As smaller budgets mean fewer resources and possibly also fewer people, B2B marketers have a heightened incentive to think strategically and maximize the “bang” for each “buck” they spend. More B2B marketing teams are looking into approaches like intent monitoring, which help optimize the use of resources by identifying in-market business buyers and reducing time and resources wasted on uninterested leads.
Takeaway: Evaluate your marketing budget to identify which investments are yielding results. If you encounter any under-performers, consider eliminating them to free up dollars for new initiatives that make the most of your resources.
4. Millennial-Focused Marketing
Millennials are now the largest generation in the U.S. Workforce, and as such they are exerting ever-growing influence in the B2B decision-making process. Even if the Baby Boomers and Generation X still hold a monopoly on high-level leadership roles, most B2B decisions involve multiple players at multiple levels … and it’s more likely than ever that one of those levels will involve a millennial.
So, what does this mean to B2B marketing teams? As you plan your lead generation and nurturing campaigns, keep in mind the best practices that resonate with millennials, including:
Personalization: Use the resources you have available (including intent data) to offer millennial contacts a personalized experience that speaks to their specific needs.
Interaction: Millennials are hands-on learners, so consider offering interactive elements like calculators, assessments, and quizzes.
Omni-channel: Millennials get their information from a variety of resources, so a good marketing plan should include email, social media, mobile apps, and even offline platforms.
Takeaway: Just as you think “mobile first” for technology, it’s time to start thinking “millennials first” for your customer experience. Incorporate these best practices and others in designing your campaigns, then track your results and see what happens.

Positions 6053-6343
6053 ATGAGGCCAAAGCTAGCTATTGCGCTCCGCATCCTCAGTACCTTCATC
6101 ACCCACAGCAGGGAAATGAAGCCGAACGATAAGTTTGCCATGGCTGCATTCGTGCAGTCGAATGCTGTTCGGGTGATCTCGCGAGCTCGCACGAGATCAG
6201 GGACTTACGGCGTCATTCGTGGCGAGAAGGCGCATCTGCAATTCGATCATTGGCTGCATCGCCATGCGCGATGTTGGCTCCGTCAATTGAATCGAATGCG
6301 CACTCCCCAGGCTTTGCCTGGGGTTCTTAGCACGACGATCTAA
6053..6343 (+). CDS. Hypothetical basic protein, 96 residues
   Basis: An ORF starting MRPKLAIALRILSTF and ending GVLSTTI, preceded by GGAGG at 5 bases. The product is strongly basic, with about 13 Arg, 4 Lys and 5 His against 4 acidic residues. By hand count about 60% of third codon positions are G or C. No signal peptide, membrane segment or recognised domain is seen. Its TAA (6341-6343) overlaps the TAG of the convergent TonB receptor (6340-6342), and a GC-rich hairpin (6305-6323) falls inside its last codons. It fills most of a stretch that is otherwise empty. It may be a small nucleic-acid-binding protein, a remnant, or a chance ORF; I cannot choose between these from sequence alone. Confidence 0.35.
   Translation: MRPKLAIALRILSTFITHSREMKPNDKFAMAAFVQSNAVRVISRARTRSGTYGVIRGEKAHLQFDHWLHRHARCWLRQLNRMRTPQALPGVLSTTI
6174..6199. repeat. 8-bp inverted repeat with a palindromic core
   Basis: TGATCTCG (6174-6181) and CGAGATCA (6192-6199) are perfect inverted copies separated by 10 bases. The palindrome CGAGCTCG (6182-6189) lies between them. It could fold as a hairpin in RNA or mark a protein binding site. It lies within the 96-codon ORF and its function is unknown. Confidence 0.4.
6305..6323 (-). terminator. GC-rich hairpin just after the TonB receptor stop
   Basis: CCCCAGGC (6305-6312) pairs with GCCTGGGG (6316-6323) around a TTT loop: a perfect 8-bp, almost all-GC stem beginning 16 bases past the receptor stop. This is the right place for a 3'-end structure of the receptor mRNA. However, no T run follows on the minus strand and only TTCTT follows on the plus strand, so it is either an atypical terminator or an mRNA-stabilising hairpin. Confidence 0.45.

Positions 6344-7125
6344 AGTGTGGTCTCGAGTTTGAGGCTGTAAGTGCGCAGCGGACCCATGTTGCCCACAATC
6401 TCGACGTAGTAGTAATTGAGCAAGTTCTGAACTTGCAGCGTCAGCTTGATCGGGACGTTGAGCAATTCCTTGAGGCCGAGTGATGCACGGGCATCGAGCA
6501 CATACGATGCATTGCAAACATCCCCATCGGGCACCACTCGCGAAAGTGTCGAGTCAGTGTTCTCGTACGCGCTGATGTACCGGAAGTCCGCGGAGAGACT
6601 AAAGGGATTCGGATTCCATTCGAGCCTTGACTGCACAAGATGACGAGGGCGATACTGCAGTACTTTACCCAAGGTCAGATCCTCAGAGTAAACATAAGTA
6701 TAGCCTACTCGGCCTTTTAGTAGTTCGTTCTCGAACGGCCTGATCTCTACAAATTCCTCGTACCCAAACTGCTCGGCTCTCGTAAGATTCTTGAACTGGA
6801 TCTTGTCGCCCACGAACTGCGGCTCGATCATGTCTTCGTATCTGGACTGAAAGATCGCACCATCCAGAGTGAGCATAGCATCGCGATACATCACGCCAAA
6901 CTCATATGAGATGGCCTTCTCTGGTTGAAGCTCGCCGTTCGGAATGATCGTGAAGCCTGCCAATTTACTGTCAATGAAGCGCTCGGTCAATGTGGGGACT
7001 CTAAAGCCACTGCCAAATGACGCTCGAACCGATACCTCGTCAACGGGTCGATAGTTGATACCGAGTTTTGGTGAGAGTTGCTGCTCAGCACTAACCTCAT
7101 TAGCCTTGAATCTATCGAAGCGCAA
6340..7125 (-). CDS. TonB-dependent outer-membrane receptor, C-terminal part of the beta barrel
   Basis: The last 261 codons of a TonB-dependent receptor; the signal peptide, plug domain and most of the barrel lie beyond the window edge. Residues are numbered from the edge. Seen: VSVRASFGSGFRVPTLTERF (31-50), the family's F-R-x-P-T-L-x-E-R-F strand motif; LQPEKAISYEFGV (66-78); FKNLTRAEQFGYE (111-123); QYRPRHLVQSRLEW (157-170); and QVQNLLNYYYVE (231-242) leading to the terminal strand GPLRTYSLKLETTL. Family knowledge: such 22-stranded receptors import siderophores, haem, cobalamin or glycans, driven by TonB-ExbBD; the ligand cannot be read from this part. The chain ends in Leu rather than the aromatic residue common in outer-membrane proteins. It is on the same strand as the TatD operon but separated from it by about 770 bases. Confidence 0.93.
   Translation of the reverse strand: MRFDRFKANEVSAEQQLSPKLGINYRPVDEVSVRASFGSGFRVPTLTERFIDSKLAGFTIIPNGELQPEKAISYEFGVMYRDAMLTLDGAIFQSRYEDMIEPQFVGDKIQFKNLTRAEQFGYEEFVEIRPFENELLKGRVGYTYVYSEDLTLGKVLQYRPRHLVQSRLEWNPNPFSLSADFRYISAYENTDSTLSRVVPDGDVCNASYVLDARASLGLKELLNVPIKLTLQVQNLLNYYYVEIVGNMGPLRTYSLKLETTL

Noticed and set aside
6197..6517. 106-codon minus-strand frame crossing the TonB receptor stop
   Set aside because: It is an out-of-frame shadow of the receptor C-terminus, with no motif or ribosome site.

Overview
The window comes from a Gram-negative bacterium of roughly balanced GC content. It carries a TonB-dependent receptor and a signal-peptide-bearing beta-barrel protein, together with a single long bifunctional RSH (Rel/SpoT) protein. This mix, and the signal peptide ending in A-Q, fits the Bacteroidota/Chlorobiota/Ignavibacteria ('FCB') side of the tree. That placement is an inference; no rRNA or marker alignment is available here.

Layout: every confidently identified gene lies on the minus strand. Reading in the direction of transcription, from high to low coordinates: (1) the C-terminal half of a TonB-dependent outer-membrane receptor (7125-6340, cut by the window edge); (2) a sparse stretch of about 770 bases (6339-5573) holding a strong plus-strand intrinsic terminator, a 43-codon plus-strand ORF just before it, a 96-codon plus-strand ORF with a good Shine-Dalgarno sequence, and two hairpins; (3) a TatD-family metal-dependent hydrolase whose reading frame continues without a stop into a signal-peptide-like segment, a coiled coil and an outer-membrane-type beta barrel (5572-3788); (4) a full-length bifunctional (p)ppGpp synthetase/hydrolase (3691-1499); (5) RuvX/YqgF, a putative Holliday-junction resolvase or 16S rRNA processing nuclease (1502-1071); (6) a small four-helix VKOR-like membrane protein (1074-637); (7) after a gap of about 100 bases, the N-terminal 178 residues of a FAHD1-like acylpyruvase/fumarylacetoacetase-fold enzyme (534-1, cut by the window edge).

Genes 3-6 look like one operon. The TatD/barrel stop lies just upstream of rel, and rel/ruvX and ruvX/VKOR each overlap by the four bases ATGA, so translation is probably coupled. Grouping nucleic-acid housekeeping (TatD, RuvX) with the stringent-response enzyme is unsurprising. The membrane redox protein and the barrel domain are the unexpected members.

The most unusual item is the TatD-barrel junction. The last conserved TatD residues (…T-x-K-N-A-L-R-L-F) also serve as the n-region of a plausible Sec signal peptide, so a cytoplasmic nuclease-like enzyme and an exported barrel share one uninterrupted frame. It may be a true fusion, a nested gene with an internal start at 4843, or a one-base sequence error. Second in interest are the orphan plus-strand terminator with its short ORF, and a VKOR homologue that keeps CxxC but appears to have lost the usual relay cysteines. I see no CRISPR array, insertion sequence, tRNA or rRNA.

5. Escalating “Content Shock”
Every minute on the web,
• More than 149,000 emails are sent
• 3.3 million Facebook posts are published
• Over 448,000 tweets are posted
• 500 hours of video are uploaded
As more brands catch on to the benefits of content marketing for lead generation, the web is continually becoming more jam-packed with content, most of it low quality. That means the B2B leads you’re trying to reach are being bombarded with noise, making it a challenge to get through to them. In this crowded, chaotic environment, only premium-quality content that strikes a chord with your targets will rise to the top.
Takeaway: The days of settling for over-generalized, “good enough” content are over. To cut through the clutter and deliver content your targets want to engage with:
• Use intent data to determine the specific topics that interest your target audience and publish content on those issues.
• Offer a personalized experience to grab your targets’ attention.
• Publish only top-quality content that offers real insights your targets can use.
As we prepare to enter the last half of 2018, the ever-changing B2B marketing environment presents us with more than our share of challenges … and opportunities. Smart marketers aren’t waiting until December to adapt their strategies to these changes; they’re making incremental adjustments now to avoid having to make major overhauls later. By giving your strategy a good hard look today and repositioning your tactics as needed, you can set your team up for a successful second half of 2018 — and beyond.